Fruit Juice Processing

This brief looks at juice extraction, preparation, pasteurisation, bottling, quality control, and equipment suppliers.

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  • Reply

    kumar said:

    said:
    how to make carrot-papaya juice commercially with added preservatives?
    on 22/10/11
    • Reply

      Barrie from Practical Action said:

      said:
      Foods can be divided into two major groups: -those with a high acidity ( below a pH of 4.5). In these only yeasts and mould can grow which in most cases will not pose a public health risk. -those of low acidity (pH above 4.5). Here many food poisoning bacteria can grow including coliforms, salmonella and botulins. These pose a very serious risk to consumers, even death. Both carrot and papaya are low acid and so fall into the second group. Hence my advice. I suggest you consider other products that are acid, say papaya and lime? Sorry to be negative but better to be warned.
      on 30/11/11
  • Reply said:
    physiochemical and sensory evaluation of nectar produced from pineapple, guava, banana.
    on 7/11/11
  • Reply

    stuck in science said:

    said:
    why is important to test the ph of fruit juice before it goes to the shops
    on 12/1/12
    • Reply

      Neil Philip Noble said:

      said:
      The ph level is one of the main criteria for assessing the safety of the product. The acid in the juice helps to prevent the growth of bacteria which can be dangerous.
      on 6/3/12
    • Reply

      Barrie Axtell said:

      dawn said:

      I have been asked to respond to your question on pH and fruit juices.

      Firstly it is not necessary to check the pH of each batch provided each is made to the same recipe. pH is very important in the control of the growth of micro-organisms. Essential foods can be divided into two groups:.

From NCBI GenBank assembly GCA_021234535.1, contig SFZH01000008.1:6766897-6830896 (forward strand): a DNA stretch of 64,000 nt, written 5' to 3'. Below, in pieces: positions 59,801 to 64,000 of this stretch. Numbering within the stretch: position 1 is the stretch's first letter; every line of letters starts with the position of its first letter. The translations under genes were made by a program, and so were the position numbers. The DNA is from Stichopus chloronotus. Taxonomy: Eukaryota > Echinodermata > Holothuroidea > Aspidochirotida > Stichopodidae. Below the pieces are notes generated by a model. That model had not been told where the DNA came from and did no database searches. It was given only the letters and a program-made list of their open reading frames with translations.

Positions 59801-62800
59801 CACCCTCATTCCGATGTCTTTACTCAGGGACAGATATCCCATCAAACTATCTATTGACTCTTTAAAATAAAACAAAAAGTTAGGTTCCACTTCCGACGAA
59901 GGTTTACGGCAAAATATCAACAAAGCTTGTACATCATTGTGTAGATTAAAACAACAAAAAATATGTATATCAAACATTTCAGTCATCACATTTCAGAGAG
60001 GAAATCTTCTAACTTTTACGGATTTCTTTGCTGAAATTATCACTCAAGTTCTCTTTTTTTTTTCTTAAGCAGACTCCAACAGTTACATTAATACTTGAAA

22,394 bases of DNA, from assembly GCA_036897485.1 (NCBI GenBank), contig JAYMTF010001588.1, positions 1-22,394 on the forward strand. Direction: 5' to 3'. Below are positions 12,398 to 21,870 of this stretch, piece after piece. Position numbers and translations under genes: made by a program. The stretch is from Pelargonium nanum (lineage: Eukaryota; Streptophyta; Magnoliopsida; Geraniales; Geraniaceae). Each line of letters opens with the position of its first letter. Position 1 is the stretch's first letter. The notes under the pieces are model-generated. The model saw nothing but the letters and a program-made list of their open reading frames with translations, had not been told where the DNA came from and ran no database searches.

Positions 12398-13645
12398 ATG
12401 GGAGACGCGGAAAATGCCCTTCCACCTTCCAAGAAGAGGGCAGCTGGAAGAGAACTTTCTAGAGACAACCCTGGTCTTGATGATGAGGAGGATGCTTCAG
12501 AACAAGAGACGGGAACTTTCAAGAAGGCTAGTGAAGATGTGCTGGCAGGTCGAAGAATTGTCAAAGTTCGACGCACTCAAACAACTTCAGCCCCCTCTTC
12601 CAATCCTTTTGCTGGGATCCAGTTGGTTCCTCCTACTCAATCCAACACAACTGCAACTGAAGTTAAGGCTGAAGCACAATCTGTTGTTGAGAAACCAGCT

those with a pH below 4. Here only yeasts and moulds can grow and pose a very low public health risk.

      those with a pH above 4. Here food poisoning bacterial such as coliforms, salmonella and botulins can grow. These pose a serious risk of food poisoning or in extreme cases death.

      Hence the importance of pH. Most fruits are acid, some such as papaya are on the borderline and may need added acid, perhaps as lemon juice. Other such as watermelon are non-acidic.

      So again once you have a recipe and stick to it routine Ph checks are not required.

      Hope this helps.

      on 7/3/12
    • Reply

      Auwal said:

      said:
      Cotaminant from steel material and method of evaluation
      on 29/3/12
  • Reply

    arigbede abimbola said:

    said:
    which of d fruit is acidic am interested
    on 15/1/12
  • Reply

    Lilian said:

    said:
    What quantity of sodium benzoate can one use to preserve 5 litres of fruit juice ?
    on 16/1/12
    • Reply

      Barrie Axtell said:

      said:
      Dear Lilian

      I have been passed your enquiry on sodium benzoate levels and have sought advice from the Food Standards Agency, hence the delay in replying.

      The maximum level in fruit juices is 150ppm or parts per million.

      This means 150g of benzoate per 1000 litres. I am sure you can work it out from there.As your batches are small, say 5 litres I suggest you make a 10% stock solution of benzoate dissolved in water which could then be added using a small measuring cylinder. This would save the expense of an accurate balance.

      I do make suggest you check with your local standards people as different countries have different rules.

      Hope this helps.

      on 7/3/12

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